Most of the methane frozen under the seafloor occurs along the continental margins; "the water can't be too deep or too shallowa lot of methane hydrate deposits are under water 1,000 to 2,000 meters deep, where the water exerts an incredible amount of pressure," said Schmidt.
Could global climate change warm the oceans enough to change the methane from the crystalline form back to a gas that erupts from the belly of the ocean? Is there a threshold effect, where in waters below 4 degrees Celsius the deposits remain stable and above 4 degrees Celsius they become unstable? What would be the effect of a slow leak of frozen methane? Understanding the role methane plays in current greenhouse warming could have broad policy implications.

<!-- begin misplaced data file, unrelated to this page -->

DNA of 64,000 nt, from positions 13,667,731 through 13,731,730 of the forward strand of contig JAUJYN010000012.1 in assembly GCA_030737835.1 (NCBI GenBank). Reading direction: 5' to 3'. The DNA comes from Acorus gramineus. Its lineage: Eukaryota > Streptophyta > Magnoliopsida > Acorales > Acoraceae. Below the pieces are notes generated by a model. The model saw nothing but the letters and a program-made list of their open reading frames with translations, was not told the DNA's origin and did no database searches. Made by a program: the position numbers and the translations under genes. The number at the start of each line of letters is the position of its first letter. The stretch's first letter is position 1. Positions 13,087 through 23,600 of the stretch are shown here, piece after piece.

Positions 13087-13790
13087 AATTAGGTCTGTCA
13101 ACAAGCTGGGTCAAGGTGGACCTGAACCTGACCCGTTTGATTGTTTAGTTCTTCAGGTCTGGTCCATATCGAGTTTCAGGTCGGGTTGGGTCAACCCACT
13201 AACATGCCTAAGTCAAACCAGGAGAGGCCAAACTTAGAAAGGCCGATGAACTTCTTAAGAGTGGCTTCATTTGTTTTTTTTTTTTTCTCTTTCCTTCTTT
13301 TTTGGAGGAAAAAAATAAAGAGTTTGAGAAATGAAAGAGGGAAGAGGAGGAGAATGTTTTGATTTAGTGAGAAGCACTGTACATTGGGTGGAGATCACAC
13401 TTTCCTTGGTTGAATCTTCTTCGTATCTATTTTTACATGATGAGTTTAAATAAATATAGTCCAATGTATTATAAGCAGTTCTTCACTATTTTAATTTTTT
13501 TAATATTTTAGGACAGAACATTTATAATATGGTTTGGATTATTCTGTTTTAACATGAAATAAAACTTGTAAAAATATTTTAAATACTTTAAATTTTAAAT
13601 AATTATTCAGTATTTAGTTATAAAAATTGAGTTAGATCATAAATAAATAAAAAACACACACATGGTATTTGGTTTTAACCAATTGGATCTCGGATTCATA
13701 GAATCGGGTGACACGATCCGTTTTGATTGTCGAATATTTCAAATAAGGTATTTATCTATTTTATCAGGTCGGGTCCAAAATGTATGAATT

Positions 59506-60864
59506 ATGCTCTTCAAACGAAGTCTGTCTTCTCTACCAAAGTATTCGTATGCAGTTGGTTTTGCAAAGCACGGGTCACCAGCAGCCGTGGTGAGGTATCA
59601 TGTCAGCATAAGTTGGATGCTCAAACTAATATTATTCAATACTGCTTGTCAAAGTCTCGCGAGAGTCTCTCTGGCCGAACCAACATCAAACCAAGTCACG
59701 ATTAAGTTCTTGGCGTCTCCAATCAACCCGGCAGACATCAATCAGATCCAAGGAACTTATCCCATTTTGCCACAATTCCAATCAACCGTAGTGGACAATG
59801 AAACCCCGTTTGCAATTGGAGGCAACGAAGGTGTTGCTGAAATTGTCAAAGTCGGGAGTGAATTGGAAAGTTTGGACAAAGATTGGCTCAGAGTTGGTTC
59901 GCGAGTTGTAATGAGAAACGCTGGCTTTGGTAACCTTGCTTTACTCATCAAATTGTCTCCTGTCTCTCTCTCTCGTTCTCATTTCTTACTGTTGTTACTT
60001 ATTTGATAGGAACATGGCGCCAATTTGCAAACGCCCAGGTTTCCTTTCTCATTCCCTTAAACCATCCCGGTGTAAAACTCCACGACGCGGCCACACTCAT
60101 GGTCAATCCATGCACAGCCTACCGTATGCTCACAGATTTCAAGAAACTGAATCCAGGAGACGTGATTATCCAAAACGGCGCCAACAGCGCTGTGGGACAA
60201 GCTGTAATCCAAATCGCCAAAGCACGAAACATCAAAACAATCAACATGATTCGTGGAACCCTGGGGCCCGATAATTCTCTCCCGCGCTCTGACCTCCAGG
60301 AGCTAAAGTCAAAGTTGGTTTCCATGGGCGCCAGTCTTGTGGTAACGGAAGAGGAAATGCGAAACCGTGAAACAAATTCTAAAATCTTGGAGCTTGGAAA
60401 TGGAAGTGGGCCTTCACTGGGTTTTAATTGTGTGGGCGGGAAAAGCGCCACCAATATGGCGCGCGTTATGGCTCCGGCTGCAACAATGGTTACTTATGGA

"We can't get too fixated on just one gas like carbon dioxide when we think about global warming. It's complicated and surprises happenthey happened in the past and they can happen now. We need to look at climate change from a much broader perspective," said Schmidt.
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